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Myths and Facts About Organ Donation

Recently a bill was started in the Colorado statehouse to have automobile drivers become possible organ donors unless they opt-out.  The bill was shelved due to "ethical" concerns.  This incident very much highlights the need for more information for those who have concerns about this bill.  So in an effort to enlighten, a list of myths and facts has been started about organ donation.




Myth 1:                                                      
If doctors in the hospital know I want to be a donor, they will not try to save my life.

 

 

Fact:

It is important to understand that the medical staff trying to save your life is completely separate from the transplant team. Transplant surgeons are called in for the donation process only after all efforts to save a life have been made and death is either imminent or has occurred.

 

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Myth 2:        
Some people can recover from brain death.

 

Fact:

No one can recover from brain death, but they can recover from some comas. Brain death and coma are not the same. Brain death is final and irreversible.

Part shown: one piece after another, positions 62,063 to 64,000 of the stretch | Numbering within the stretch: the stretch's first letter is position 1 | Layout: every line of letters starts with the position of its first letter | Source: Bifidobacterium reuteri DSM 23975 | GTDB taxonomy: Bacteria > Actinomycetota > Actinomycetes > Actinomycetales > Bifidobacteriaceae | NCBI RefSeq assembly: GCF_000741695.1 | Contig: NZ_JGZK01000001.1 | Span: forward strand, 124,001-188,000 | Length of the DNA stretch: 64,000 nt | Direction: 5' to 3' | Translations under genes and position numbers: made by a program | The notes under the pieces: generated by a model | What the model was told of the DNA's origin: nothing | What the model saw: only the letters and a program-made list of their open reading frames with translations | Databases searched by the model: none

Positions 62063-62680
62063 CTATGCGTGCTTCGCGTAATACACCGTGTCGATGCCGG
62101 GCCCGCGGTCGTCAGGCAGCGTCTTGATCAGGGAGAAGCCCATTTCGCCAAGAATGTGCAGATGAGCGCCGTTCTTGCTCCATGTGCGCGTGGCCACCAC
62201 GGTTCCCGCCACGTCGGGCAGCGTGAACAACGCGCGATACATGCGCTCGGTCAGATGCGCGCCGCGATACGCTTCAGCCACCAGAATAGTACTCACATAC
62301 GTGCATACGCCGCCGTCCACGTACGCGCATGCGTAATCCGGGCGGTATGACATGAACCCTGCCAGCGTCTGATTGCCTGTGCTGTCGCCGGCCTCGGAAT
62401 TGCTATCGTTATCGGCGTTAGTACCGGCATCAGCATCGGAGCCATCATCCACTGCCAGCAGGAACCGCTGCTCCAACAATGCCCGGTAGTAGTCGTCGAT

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Myth 3:         
Deciding who receives a donor organ discriminates by race. Therefore, ethnic minorities should refuse to donate.

 

Fact:

Organs are matched by such factors as blood and tissue typing. Potential recipients are actually more likely to receive a suitable organ when that organ is donated by someone of the same ethnicity or race.

 

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Myth 4:          
The rich and famous are given donated organs ahead of ordinary people.

 

Fact:

Organ recipients are not selected based on fame or wealth. The national computerized organ matching system matches donors and recipients only by blood and tissue typing, organ size, medical urgency, length of time on the waiting list, and geographic location.

 

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Myth 5          
Senior citizens are too old to donate.

 

Fact:

Organs and tissue can come from people of all ages, ranging from newborn babies to seniors. The most important factor is physical condition, not age.

 

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Myth 6:         
Families will be charged for donating a loved one's organs.

 

Fact:

The donor's family or estate is not responsible for the donation costs. Medicare and/or the recipient's insurance bear the cost.

 

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Myth 7          
My body will be disfigured if I donate.

 

Fact:

Donor organs and tissues are removed surgically, and the donor’s body is closed, as in any surgery. There are no outward signs of organ donation and open casket funerals are still possible.

 

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Myth 8
Organs are often sold, giving the medical community enormous profits.